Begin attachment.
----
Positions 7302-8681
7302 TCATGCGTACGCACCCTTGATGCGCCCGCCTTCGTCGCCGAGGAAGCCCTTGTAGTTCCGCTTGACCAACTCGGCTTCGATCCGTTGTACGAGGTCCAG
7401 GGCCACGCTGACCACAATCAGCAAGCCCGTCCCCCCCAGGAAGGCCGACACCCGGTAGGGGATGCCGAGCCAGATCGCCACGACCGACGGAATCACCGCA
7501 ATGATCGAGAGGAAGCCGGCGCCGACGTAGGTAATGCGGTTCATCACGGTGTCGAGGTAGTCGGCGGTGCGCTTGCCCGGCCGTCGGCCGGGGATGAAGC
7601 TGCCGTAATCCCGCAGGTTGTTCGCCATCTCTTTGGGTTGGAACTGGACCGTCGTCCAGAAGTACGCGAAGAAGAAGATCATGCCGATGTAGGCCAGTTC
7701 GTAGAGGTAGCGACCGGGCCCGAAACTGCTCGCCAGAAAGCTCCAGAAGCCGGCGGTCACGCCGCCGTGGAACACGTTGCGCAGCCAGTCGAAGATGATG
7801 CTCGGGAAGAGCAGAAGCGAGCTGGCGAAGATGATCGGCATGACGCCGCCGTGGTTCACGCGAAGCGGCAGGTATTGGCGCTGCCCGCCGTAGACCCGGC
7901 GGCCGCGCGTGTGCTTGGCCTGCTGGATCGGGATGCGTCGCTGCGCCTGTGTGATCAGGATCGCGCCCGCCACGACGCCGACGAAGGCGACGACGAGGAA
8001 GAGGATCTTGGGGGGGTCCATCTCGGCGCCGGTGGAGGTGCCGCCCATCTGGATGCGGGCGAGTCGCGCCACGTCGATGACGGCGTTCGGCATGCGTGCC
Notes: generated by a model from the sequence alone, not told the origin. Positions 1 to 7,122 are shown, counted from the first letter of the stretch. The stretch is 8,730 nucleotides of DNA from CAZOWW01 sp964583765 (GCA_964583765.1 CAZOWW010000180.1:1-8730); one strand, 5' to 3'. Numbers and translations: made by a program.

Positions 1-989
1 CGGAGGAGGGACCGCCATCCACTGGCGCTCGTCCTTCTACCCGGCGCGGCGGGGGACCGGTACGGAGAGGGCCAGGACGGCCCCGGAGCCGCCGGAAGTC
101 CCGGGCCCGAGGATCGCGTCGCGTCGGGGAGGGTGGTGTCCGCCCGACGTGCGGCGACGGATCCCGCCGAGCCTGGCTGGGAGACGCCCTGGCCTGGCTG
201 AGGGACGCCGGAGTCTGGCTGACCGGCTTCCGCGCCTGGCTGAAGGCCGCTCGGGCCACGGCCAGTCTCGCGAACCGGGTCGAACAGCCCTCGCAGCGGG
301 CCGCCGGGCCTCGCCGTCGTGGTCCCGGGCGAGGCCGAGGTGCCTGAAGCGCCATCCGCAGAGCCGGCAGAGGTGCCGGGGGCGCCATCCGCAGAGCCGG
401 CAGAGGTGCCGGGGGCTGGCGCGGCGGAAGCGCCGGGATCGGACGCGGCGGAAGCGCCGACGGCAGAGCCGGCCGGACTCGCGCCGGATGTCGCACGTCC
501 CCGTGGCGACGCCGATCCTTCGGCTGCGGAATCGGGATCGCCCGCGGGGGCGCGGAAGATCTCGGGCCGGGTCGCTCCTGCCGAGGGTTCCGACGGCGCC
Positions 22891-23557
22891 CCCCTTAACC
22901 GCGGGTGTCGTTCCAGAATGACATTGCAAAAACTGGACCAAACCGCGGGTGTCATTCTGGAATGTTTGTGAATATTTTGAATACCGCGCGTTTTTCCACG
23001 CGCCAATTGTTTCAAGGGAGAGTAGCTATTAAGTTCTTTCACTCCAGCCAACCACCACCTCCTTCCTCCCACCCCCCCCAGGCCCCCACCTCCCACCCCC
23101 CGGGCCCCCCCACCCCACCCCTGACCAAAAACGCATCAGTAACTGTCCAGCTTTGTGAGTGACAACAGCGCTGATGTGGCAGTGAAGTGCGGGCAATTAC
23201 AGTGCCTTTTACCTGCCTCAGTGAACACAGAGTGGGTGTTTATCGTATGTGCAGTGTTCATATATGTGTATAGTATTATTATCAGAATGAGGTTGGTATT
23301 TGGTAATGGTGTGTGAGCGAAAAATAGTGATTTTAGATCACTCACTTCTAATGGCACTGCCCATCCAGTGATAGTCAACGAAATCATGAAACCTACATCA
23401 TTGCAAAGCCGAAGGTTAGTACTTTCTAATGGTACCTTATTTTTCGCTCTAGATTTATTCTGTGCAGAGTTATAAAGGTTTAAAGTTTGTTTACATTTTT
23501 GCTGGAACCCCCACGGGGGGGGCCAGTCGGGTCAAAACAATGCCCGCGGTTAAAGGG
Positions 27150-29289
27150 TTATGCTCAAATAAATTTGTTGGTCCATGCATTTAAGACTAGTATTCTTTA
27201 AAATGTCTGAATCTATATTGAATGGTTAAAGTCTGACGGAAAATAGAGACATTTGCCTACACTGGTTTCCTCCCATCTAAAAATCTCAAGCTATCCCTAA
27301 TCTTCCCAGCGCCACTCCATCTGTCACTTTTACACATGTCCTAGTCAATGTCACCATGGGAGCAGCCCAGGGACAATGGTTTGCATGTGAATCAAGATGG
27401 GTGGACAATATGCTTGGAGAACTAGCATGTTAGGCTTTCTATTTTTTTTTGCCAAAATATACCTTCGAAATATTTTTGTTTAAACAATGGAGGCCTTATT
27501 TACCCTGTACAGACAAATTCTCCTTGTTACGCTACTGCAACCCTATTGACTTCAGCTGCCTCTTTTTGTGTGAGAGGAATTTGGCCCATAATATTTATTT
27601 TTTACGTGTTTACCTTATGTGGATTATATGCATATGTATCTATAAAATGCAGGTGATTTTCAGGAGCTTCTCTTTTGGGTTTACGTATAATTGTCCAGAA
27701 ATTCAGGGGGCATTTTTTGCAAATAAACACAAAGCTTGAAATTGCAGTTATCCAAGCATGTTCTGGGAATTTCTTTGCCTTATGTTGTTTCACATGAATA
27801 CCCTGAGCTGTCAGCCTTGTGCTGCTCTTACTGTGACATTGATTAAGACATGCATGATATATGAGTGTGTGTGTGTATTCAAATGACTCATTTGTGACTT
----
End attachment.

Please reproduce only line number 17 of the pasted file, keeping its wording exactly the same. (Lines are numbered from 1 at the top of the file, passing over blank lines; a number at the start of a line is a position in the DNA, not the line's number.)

501 CCGTGGCGACGCCGATCCTTCGGCTGCGGAATCGGGATCGCCCGCGGGGGCGCGGAAGATCTCGGGCCGGGTCGCTCCTGCCGAGGGTTCCGACGGCGCC